The Food and Drug Administration says it is time for cosmetic companies to stop talking and start changing labels that claim skin creams can retard or reverse aging of the skin.

The federal agency wrote 22 companies on Monday that it will take another look at the labels in 30 days and then crack down on any that persist in misleading claims."We believe that FDA has clearly stated its views regarding the types of claims that can appropriately be made on cosmetic skin care products and the types of claims that make skin products unapproved new drugs," wrote John M. Taylor, associate commissioner for regulatory affairs.

"Accordingly, we do not believe that a detailed review or a prolonged discussion regarding individual product labeling is necessary. We hope that you will make the changes in your labeling that are necessary to bring it into compliance with the act and with FDA's stated views."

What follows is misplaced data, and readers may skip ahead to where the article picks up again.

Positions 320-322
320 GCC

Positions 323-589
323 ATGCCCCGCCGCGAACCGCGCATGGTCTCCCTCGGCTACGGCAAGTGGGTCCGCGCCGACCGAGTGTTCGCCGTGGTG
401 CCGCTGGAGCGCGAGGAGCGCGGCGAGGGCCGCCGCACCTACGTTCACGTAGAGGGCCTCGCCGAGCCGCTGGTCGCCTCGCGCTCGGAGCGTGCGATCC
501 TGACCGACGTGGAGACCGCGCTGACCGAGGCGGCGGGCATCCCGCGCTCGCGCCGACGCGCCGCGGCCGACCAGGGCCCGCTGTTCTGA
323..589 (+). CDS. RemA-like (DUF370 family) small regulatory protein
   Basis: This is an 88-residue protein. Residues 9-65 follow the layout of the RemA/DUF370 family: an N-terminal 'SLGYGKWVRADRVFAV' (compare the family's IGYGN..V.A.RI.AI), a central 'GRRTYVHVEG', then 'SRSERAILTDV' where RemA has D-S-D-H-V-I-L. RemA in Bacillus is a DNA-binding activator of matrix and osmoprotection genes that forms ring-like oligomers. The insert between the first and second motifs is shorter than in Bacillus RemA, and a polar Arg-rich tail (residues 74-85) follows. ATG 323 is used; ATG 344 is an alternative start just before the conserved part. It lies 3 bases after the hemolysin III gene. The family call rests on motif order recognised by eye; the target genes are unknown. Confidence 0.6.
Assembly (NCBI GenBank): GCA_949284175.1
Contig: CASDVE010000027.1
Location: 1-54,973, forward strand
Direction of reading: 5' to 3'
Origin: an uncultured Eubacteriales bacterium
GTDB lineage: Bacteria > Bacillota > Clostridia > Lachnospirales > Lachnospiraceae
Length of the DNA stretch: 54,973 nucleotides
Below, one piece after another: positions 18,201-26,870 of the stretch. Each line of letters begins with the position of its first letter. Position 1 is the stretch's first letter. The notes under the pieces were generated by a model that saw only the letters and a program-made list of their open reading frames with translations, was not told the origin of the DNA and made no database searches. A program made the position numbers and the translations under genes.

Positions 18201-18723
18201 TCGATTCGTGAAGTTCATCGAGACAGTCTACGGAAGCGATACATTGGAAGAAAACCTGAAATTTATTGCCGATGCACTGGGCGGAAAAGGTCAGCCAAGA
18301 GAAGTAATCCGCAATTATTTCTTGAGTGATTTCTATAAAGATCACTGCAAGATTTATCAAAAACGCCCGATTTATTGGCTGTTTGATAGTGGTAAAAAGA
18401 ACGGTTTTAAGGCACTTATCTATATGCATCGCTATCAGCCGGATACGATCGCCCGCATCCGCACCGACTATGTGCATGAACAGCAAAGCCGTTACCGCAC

The Food, Drug and Cosmetic Act defines cosmetics, which can be sold without pre-approval by the FDA, as products intended to cleanse or to beautify superficially.

In warnings to the cosmetic industry last year, the agency said when a product is said to counteract, retard or control the aging process or to rejuvenate, repair or renew the skin, then those statements put the product in the drug category with all its stringent scientific review requirements. Such claims indicate that a "function of the body, or that the structure of the body, will be affected by the product."

The FDA said then it was "unaware of any substantial scientific evidence that demonstrates the safety and effectiveness" of the so-called anti-aging skin products.